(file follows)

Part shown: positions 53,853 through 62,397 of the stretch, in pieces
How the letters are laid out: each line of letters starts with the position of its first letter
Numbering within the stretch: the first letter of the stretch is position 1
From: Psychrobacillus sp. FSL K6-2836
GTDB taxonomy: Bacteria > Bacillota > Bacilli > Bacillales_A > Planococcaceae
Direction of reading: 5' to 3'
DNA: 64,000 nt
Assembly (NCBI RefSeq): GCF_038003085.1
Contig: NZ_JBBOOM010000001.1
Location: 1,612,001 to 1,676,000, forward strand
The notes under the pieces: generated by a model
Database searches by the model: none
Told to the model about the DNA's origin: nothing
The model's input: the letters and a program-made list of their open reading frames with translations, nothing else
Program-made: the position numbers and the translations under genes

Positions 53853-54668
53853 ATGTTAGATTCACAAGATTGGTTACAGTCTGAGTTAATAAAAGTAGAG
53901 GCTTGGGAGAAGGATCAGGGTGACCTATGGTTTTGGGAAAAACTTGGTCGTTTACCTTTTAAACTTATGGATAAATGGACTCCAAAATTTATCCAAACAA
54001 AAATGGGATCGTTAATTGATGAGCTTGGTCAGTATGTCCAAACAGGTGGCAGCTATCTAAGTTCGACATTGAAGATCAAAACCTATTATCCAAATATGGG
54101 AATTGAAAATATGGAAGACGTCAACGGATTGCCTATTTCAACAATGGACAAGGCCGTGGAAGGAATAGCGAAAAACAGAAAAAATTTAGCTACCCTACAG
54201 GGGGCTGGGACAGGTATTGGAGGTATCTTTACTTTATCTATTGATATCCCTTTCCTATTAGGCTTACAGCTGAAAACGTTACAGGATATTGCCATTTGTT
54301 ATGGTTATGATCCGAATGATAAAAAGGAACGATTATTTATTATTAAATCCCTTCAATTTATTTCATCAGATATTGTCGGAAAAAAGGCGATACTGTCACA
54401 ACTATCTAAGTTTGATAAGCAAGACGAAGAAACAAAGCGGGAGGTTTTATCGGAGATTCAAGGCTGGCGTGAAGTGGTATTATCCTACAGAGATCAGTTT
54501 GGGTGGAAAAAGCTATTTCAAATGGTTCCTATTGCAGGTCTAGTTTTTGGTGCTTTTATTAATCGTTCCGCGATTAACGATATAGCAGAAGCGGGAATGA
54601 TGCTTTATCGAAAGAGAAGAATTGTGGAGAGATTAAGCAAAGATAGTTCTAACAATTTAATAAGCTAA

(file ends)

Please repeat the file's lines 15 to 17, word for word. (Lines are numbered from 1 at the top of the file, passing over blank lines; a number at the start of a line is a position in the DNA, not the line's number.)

Program-made: the position numbers and the translations under genes

Positions 53853-54668
53853 ATGTTAGATTCACAAGATTGGTTACAGTCTGAGTTAATAAAAGTAGAG